Saturday, December 4, 2021

Germs, Math, and Videos - The Week in Review

Good morning from Maine where it's a clear and cold morning. Earlier this week we had our first real accumulation of snow. That snow covering will make it easier for me to drag our Christmas tree to the house later this morning. My daughters are excited to help decorate the Christmas tree this weekend. I hope that you have something that you're equally excited to do this weekend. 

Every once in a while a blog post that I published months or even years ago is resurfaced by someone who then shares it on social media. That's evident when you look at this week's list of the most popular posts. The post about math problems was published in July but was one of this week's most popular posts. The whole list is included below. 

These were the week's most popular posts:
1. Germ Science Investigation - A Game About Stopping the Spread of COVID-19
2. Three Updated Google Docs Features
3. Five Helpful PowerPoint Features You Might Be Overlooking
4. Three Places to Find Fun and Interesting Math Problems
5. My Big List of Tools for a Variety of Classroom Video Projects
6. Two Easy Ways to Make Your Own Mobile App
7. Scan Documents and QR Codes With Your Chromebook

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This post originally appeared on If you see it elsewhere, it has been used without permission. Sites that steal my (Richard Byrne's) work include CloudComputin and WayBetterSite. Featured image captured by Richard Byrne.

Two Options for Automatically Removing Choices from Google Forms

Earlier this week a reader of my newsletter sent me a question looking for a way to limit the number of times that an answer choice could be used on a Google Form. My first suggestion was to try the Google Forms add-on called Choice Eliminator 2

Choice Eliminator 2 is a Google Forms add-on that I've used for years to limit the number of times that an answer choice can be used on a Google Form. When the limit is reached, the answer choice stops appearing on the form. For example, if I create a multiple choice question like "what's your first choice of winter carnival activity?" and then give four answer choices, I can then use Choice Eliminator 2 to only allow answer choice "A" to be chosen three times before it disappears from the form. In fact, that's exactly what I demonstrate in the second half of this video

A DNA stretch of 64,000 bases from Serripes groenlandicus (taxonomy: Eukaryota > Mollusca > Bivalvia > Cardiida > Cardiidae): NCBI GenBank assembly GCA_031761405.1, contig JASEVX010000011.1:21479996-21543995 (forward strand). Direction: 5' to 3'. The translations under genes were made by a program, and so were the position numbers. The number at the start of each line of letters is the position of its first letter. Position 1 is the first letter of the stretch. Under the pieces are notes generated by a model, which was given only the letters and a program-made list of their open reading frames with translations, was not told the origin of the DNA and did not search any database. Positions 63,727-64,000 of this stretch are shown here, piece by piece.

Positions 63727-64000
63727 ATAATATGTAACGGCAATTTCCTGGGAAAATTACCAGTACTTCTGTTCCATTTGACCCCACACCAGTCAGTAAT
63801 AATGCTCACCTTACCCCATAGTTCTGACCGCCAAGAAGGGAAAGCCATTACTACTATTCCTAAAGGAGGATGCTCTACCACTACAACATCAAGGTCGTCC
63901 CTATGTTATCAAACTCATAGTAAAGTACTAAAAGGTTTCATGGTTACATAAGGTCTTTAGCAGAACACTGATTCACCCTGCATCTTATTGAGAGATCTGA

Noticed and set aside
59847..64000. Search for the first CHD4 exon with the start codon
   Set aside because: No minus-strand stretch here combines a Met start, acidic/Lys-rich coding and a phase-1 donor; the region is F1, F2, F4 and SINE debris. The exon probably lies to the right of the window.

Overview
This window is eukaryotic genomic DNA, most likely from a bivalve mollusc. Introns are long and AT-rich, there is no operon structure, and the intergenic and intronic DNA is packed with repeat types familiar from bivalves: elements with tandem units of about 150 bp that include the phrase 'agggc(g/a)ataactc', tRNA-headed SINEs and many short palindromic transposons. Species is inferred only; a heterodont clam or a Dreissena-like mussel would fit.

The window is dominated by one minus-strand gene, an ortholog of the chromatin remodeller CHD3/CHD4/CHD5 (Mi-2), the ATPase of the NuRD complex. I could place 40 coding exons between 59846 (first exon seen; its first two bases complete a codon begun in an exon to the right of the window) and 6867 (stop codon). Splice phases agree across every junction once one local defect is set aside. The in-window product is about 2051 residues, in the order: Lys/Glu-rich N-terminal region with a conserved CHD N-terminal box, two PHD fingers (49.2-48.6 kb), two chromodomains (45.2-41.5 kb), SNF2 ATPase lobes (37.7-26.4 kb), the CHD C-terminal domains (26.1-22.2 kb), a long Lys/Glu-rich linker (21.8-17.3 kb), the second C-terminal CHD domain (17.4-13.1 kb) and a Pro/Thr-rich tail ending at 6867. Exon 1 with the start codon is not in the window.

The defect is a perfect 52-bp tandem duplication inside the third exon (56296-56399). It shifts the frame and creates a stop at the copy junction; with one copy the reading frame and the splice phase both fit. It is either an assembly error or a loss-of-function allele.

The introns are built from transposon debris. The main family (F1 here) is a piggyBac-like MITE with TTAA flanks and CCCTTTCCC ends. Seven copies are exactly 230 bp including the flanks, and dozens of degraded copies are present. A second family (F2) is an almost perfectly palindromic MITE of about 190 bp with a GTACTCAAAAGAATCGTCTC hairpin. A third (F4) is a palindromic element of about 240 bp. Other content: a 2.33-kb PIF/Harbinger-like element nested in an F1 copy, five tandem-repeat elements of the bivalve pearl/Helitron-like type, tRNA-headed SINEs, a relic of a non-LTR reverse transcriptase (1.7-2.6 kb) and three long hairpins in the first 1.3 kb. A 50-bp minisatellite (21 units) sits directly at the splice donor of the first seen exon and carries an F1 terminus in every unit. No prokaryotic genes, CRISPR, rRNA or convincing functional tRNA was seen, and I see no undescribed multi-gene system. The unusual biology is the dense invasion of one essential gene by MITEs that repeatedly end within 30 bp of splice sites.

Choice Removal is another Google Forms add-on that will remove answer choices from a Google Form as they get used up. The difference between Choice Removal and Choice Eliminator 2 is that Choice Removal doesn't allow you to specify how many times an answer choice can be used. Instead, Choice Removal simply removes an answer choice as soon as it has been used one time. 

In this video I demonstrate how both Choice Eliminator 2 and Choice Removal work. 

Friday, December 3, 2021

Why the Moon Seems Brighter in Winter

We had our first coating of snow this week. (It's unusual to go this late into fall without having a snowfall). As I was putting my daughters to bed last night my oldest asked why it was so bright outside. My short answer was that the snow reflected the street lights and the moon light. That's just a small part of the reason why the moon seems brighter in the winter. 

Why the Full Moon is Better in Winter explains how the combination of the position of the moon relative to Earth and snow on the ground make the moon appear brighter in the winter than in the summer. Take a look at the video as embedded below.  

View What's Behind a Website With Mouse X-Ray Goggles

Mozilla used to offer a great little tool called X-Ray Goggles that let you view and modify the code behind any webpage. Unfortunately, they shut it down a couple of years ago and since then I've been recommending that people simply use Chrome's inspect tool to view the code behind a webpage. In fact, I even included that in my weekly newsletter this week. This week I discovered that offers its own X-Ray Goggles tool for viewing and modifying the code behind a page.'s X-Ray Goggles tool lets you see the code behind any web page and change that code to display anything that you want in place of the original text and images. After you have made the changes you can publish a local copy of the web page. In this short video I provide a demonstration of how's X-Ray Goggles tool works. 

Applications for Education's X-Ray Goggles provides a good way for students to see how the code of a webpage works.

As I mentioned in the video, you could use X-Ray Goggles to alter an article on the web to make it a satire story. Then print the page and give it to your students to try to identify the satire elements of the story.

Thursday, December 2, 2021

A Science Lesson for Winter Application

Winter temperatures have arrived in Maine. There's a light coating of snow on the ground. And my daughters and I are excited about the start of ski season! While we like all of these things about winter, there is one thing we don't like. That thing is dealing with cracked, chapped, and dry lips. During the winter I go through lip balm like a kid goes through Halloween candy. Perhaps you and your kids have the same problem in the winter.

What causes chapped lips? What can you do to prevent your lips from chapping, besides using lip balm? The answers to those questions and more are found in this Brain Stuff video titled What Causes Chapped Lips? The video is embedded below.

Applications for Education
I appreciate videos like this one because they address questions that many students are naturally curious about. This video can be brought into part of a larger health lesson on the importance of hydration.